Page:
A family therapist tries to create a safe space for each individual to express their thoughts and emotions, helping them understand each other’s needs and equipping the family with better problem solving and communication skills.
By Kritika Dharia
Differences of opinion are basic healthy conflicts which take place in every family. Generally these disagreements are resolved quickly. It becomes toxic when these squabbles become a regular part of one’s life and start creating problems and damage relationships. If families start breaking down, imagine the kind of havoc it can wreak in each individual’s life, leaving each member deeply wounded.
Various factors can be attributed to family conflicts:
Different parenting styles, clashes in value systems, infidelity, lack of compatibility, financial crisis, or even a divorce contribute to emotional, mental and behavioural difficulties for parents and children. If parents are not mentally healthy due to these stressors, they tend to offload their frustrations, may isolate themselves or over-compensate the need for the other parent with the child. Parental separation can be a major stress for a child and can lead to long-term emotional, academic and self-esteem problems.
Superficial, aggressive, neglectful or derogatory communication styles result in pent up emotions, misunderstanding and judgments about each other. Children often learn these behaviours and imitate them in their communication outside. Say for example, if the parents are aggressive with each other or with their children, the child will often start showing aggressive behaviour in school or at home.
Death of a loved one
This can create turmoil in the lives of the family members and can leave them feeling shocked, in denial, angry, anxious, guilt ridden and sad. When left unprocessed, grief can create a huge rift between family members.
Excessive screen time, constant arguments with your teenager, child discipline can all lead to family conflicts. Family clashes leave a huge scar on a young adolescent’s mind, which in turn may affect the way they deal with their intimate relationships in the future. An adolescent who has experienced parents going through a divorce or some family feud in childhood suspect all social associations may end up negatively. They may also lack social skills like empathy, appropriateness and communication skills. These difficulties may be a result of isolation or lack of intimacy in childhood.
When problems linger for too long, infecting the environment at home, it is often difficult to take a step back and identify the cause of disharmony. At such times, seeking professional help lends an unbiased perspective, helping maintain a healthy family equilibrium.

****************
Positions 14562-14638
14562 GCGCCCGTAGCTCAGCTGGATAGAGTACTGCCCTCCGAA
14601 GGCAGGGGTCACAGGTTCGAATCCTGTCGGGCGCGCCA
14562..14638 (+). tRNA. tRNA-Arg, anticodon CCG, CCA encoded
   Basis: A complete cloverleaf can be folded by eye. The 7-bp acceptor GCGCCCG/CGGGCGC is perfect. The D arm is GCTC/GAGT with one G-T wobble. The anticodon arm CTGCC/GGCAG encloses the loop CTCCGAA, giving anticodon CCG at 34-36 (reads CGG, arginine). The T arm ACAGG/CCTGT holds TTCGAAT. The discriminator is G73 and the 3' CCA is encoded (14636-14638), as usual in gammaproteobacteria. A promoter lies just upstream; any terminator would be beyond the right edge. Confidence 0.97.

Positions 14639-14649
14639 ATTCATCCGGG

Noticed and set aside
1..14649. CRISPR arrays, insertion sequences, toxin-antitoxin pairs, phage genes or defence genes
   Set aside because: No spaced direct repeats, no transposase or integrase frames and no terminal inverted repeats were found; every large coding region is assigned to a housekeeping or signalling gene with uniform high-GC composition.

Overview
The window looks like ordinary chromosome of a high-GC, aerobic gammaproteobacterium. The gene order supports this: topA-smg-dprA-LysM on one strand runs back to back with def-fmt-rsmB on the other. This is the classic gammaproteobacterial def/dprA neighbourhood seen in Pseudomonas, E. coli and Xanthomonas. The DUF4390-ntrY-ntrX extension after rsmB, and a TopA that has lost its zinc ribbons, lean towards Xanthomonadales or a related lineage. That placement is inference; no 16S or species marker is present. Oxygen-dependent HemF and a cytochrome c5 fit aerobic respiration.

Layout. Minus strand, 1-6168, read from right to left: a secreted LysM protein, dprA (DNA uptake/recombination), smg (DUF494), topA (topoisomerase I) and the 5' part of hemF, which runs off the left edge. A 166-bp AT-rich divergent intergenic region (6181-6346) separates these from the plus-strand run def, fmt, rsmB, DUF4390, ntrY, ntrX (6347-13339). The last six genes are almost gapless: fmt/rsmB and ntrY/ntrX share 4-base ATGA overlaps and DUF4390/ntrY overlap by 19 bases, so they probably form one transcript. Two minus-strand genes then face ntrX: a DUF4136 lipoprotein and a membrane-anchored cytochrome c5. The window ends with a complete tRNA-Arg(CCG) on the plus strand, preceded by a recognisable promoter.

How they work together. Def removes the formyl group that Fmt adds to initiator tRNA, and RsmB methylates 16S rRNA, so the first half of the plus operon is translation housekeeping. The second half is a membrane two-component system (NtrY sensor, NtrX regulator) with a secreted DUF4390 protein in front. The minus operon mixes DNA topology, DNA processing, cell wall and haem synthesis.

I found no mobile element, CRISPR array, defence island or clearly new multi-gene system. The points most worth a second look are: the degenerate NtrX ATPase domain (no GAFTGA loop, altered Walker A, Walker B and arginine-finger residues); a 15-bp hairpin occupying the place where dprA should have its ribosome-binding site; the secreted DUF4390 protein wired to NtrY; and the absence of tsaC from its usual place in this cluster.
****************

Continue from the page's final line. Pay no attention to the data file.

So, what kind of help is available? There are various therapies that can potentially help families cope with their struggle:
The therapist helps each member understand their unhelpful behaviour and thought patterns and work on improving their current situation. The therapist tries to create a safe space for each individual to express their thoughts and emotions and helps the others try and understand each other’s needs and equips the family with better problem solving and communication skills training.
The therapist will help you to develop skills to better your communication with your partner, help you both resolve past issues and assumptions, conflict resolution and productive problem solving strategies and learning how to argue in a healthier manner.
Family conflicts impact parents and children in such a way that they start burdening themselves with the guilt, they may feel overwhelmed with emotions to talk about it. In these cases, art-based therapy can help families relieve stress, manage emotions, foster awareness and build coping skills.
This is aimed at helping children, adolescents, adults and the geriatric population make sense of their emotions, thought patterns, and behaviours, helping them find positive coping and problem-solving skills to manage their emotions and relationships.
Whether the aim is to overcome conflicts, or strengthen existing family ties, spending time with your family is indispensable.
(The writer is Psychologist & Outreach Associate, Mpower–The Centre, Mumbai.)
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